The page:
Discuss an accomplishment or event, formal or informal, that marked your transition from childhood to adulthood within your culture, community, or family. (650 words)

I asked my friend Ruixi to translate a question from English to Chinese for me. “Excuse me, how old is this tree?”

We were wandering around the village of Yunnan, China when we came across an old lady resting at the trunk of a giant, towering tree. The corners of her mouth lifted into a soft smile as she looked up at us. She started to answer in Chinese, a language I do not know. Ruixi responded by introducing us. She gestured to me as she explained that we were American students traveling overseas to work on a service project that provides children in low-income villages a well-rounded education.

When Ruixi breathed the word “America”, the lady’s eyes glistened. She began to talk about her experience providing temporary housing for American soldiers during the Sino-Japanese war.

I listened intently, hoping to hear something I could understand, but unfortunately, I could not pick up a single word. Although Ruixi and the lady went deeper into their conversation, the lady seemed to pause to motion for Ruixi to translate for me, but Ruixi was too caught up in the story and paid no attention to me. Her eyes were widened with terror, and I waited patiently.

At the end of the story, tears were streaming down Ruixi’s cheeks. The lady gave Marianne one final earnest look – her eyes were glowing with the hope of being understood and listened to. After taking a moment to collect herself, Ruixi began to translate for me.

The tree was already there when the lady birthed her first boy in 1942, the same year that the Japanese bombed her village.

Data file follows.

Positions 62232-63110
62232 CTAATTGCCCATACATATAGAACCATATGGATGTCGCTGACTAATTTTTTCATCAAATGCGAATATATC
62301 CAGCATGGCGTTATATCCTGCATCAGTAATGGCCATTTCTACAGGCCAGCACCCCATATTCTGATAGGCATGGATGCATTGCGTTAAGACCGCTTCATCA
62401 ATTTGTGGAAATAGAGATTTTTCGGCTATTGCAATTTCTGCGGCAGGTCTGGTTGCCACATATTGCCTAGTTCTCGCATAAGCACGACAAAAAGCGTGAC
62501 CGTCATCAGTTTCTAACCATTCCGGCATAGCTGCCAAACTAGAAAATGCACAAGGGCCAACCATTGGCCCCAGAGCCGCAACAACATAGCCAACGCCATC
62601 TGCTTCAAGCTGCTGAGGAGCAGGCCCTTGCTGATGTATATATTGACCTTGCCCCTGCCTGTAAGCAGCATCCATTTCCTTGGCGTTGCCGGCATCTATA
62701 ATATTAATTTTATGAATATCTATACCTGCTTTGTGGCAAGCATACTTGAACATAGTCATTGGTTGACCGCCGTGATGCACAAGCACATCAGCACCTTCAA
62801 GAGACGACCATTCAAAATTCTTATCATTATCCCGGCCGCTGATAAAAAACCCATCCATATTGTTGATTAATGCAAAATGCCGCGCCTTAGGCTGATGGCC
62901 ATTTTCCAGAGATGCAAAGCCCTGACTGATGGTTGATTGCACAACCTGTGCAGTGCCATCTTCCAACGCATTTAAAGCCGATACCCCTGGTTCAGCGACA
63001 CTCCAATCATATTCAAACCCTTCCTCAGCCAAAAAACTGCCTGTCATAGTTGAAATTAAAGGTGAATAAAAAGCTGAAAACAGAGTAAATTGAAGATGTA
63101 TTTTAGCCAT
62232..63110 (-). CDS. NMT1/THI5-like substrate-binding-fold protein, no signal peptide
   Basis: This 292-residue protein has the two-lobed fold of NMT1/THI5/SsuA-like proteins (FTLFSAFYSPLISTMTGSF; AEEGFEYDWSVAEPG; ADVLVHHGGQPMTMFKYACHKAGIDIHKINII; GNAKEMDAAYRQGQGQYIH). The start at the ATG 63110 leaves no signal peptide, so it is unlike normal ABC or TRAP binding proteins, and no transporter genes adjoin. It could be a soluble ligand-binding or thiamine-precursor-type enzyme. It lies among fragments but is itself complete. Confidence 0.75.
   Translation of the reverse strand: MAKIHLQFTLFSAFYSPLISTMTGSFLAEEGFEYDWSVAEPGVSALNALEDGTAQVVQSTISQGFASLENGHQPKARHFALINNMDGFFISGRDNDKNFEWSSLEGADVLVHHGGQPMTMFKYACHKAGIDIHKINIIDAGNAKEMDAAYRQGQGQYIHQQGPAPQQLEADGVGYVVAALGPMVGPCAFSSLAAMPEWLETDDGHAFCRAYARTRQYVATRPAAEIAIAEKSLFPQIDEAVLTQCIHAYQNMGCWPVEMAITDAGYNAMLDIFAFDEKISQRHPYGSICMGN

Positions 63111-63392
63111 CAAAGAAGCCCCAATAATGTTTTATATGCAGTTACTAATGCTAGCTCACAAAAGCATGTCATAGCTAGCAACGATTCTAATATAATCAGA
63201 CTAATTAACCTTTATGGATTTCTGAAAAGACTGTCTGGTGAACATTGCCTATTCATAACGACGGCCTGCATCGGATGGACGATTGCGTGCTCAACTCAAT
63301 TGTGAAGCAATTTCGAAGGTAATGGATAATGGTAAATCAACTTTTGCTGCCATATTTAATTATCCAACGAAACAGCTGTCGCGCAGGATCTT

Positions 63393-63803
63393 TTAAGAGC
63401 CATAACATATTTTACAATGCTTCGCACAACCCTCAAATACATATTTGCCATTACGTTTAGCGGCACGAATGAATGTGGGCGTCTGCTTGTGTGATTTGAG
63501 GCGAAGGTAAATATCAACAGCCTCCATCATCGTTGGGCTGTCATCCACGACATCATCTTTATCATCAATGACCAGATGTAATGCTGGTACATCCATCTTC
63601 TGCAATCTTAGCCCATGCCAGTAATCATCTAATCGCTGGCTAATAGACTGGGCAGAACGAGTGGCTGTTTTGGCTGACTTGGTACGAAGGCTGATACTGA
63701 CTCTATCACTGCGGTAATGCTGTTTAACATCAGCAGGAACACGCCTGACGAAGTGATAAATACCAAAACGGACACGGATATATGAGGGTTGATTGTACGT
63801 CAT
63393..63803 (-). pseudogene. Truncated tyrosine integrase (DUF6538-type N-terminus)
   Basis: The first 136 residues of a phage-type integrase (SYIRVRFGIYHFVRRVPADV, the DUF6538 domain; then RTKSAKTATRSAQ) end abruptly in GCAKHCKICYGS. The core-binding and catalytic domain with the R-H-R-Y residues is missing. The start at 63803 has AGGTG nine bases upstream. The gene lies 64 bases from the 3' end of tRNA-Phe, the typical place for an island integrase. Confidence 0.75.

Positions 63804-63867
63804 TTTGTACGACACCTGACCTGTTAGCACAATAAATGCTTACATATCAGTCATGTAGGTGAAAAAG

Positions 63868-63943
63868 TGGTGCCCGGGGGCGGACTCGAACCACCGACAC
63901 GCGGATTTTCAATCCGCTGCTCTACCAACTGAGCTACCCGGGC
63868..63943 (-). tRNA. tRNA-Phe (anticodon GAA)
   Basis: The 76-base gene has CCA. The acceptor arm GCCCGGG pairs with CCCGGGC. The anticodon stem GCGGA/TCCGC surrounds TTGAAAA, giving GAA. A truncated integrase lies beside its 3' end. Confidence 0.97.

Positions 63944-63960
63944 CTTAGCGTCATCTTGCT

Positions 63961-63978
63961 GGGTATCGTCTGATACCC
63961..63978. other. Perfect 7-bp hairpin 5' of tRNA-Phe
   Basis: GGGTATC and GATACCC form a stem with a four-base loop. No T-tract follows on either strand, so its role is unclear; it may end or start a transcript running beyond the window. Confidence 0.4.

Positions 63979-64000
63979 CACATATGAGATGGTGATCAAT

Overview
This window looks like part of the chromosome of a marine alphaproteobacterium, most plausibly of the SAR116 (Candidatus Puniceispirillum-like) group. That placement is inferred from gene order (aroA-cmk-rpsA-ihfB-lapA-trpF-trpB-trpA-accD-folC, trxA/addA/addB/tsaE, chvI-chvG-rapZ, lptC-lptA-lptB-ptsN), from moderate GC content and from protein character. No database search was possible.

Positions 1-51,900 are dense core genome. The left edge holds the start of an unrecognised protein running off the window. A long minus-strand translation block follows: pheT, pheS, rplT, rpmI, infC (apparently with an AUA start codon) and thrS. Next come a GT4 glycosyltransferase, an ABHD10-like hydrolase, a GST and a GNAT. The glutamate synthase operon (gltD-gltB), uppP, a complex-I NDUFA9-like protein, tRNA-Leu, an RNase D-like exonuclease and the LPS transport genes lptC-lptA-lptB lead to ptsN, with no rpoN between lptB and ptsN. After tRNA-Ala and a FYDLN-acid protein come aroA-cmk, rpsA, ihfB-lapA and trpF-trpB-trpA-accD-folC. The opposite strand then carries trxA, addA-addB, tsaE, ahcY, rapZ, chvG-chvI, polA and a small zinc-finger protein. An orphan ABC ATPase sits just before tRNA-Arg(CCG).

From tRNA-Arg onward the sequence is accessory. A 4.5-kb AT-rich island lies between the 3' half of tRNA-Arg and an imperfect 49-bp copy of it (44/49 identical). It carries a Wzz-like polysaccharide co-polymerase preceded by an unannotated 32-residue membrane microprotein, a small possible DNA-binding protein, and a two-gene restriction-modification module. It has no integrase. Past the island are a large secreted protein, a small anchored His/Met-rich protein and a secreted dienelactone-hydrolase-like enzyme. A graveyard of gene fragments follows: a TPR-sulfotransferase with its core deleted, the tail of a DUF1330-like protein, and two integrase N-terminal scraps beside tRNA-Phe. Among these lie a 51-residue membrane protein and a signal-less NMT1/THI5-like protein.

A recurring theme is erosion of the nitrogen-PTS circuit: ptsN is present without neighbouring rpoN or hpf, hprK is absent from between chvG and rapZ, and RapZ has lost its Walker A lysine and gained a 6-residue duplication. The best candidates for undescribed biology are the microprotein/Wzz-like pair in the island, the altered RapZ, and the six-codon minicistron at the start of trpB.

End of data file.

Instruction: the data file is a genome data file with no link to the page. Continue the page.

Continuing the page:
“I was pregnant with my baby boy and every night, I was awakened by the same nightmare. I dreamed that the Japs broke down our doors with guns… Boom! Boom! The shots sounded like fireworks, and I would try to run away… I can never forgive the Japs.”

My posture stiffened. I looked down to notice that I was twiddling my thumbs. My legs shook uncontrollably. Seeing my discomfort, the lady embraced me in a hug and thanked me for listening and understanding her story. All of a sudden, my body went limp and I couldn’t hug her back. Why didn’t I? She thanked me for being American, just like the soldiers who had rescued her.

If only she knew, I was Japanese-American.

For years, I have struggled with my identity. It was difficult to find a balance between the two when I grew up in a suburban, homogenous community. Instead, I tried to suppress my Asian aspects, causing my friends to call me a ‘banana’ – yellow on the outside, white on the inside.

“Sometimes, I forget that you’re Asian,” they’d say. Quite frankly, I had forgotten as well.

It was only after I heard those six words from the old Chinese lady that I woke up from my trance. “I can never forgive the Japs.” These six words haunted me like no other. It was a slap to the face, a wake-up call that caused me to look within myself and I was surprised with what I found: an overwhelming pride for the country where my parents were born. I wanted to teach the old lady the wonders of Japan’s culture, the things I had chosen to forget.

I am still recovering from my reality check, the cultural shock. Relearning such a prominent part of my identity has filled the void I had created over the years. Now, I not only understand myself better, but I am comfortable in my own skin.

Leave a Comment